If you're like me, you love your houseplants. I have a wide variety of plants in my apartment, from a peace lily to a snake plant to a philodendron pink princess. I've noticed that my philodendron pink princess doesn't have as much variegation as other philodendron pink princesses I've seen online. Here's a look at why that may be the case.
There are a few reasons why your philodendron pink princess's variegation may be low. First, it could be due to stress. If your plant isn't getting enough light or if it's been repotted recently, that could lead to lower variegation. Second, it could be because of the age of your plant. Younger plants tend to have more vibrant colors and patterns than older plants. Finally, it could be due to genetics.
Pink Princess' are grown from tissue culture and it's a plant that holds its variegation in its DNA meaning you cannot make more light or different levels of nutrients. Each plant has the same potential to express but when this happens depends on how much is actually within each one’s genes (it can't be changed). Tissue cultures were created because people desired for these kinds of plants with pink leaves rather than using non-tissue cup ones which many feel gives off better visuals; however there isn't always guarantee about what kind your specific variety will produce so until someone finds out through personal experience we're left guessing at times whether they'll show up green instead!
Tissue culture as the method of propagation began being used commercially some years ago and the initial plants, which were cultured from the mother plants, had nice strong variegation. Cuttings from these plants maintained the strong variegation as they grew making them indecipherable from the parent plant and other natural non-TC plants. However, the stock is so mixed now, deciphering cuttings as an original plant or early tissue culture plants cant be seen and due to the small numbers of original plants, most are likely a cutting off the first, highly variegated, tissue cultured plants.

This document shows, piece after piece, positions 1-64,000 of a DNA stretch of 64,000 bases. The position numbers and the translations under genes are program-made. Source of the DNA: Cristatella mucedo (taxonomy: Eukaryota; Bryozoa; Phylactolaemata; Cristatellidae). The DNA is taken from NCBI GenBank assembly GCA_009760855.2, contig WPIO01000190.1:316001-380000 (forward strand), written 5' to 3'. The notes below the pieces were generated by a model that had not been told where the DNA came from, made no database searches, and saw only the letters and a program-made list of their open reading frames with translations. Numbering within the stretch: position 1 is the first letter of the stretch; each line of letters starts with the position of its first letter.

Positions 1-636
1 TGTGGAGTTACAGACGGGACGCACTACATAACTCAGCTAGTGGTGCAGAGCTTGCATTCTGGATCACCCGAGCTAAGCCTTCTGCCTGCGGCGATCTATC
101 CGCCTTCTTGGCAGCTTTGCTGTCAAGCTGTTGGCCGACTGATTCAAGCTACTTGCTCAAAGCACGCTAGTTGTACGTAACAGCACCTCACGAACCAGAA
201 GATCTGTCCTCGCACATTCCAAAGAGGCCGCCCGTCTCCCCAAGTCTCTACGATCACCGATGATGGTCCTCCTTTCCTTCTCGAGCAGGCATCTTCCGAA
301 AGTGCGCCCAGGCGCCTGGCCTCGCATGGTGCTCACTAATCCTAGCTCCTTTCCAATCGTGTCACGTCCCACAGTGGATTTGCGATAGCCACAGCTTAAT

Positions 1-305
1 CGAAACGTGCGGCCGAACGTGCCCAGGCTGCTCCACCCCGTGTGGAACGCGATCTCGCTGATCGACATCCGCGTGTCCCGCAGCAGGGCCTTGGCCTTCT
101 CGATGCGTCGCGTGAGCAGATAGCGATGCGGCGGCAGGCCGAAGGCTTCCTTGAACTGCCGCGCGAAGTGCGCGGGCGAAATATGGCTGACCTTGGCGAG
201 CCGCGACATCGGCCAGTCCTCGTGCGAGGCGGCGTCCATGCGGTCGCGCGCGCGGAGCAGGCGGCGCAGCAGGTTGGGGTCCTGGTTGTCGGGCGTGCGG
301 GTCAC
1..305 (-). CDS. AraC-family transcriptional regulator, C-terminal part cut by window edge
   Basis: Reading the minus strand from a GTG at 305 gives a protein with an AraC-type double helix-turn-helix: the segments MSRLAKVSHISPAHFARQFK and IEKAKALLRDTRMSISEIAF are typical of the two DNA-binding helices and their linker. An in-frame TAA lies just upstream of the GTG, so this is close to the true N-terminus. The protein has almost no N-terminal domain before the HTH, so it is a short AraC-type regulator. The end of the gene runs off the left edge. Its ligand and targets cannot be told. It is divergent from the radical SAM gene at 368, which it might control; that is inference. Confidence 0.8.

Fewer plants are showing pink variegation early on nowadays. Most plants are all green/brown with pink flecking and tend not to express predominantly pink leaves until they are quite mature. There is no reason why the plants won’t produce pink leaves at some point, but no guarantee and only the plants DNA knows when. Some plants produce flecks of pink early on or begin to as they mature, but they are fewer than the ‘not yet pink’ plants. Very few plants are showing large amounts of variegation when they are small but they are, overall, expressing that pink continually. Although this makes the ‘Pink’ Princess rarer, there is still hope. Many plants we have grown suddenly pop a large amount when they are mature and some pop all pink leaves.
If you're concerned about the amount of variegation on your philodendron pink princess, there are a few things you can do. First, make sure you're giving your plant enough light. Second, try not to repot it too often - once every year or two should be sufficient. And finally, remember that some plants are just born with less variegation than others. These plants will have the potential to throw out pink leaves at any time, and do so when cared for properly - so don't worry too much if your plant doesn't look exactly like the ones you see online!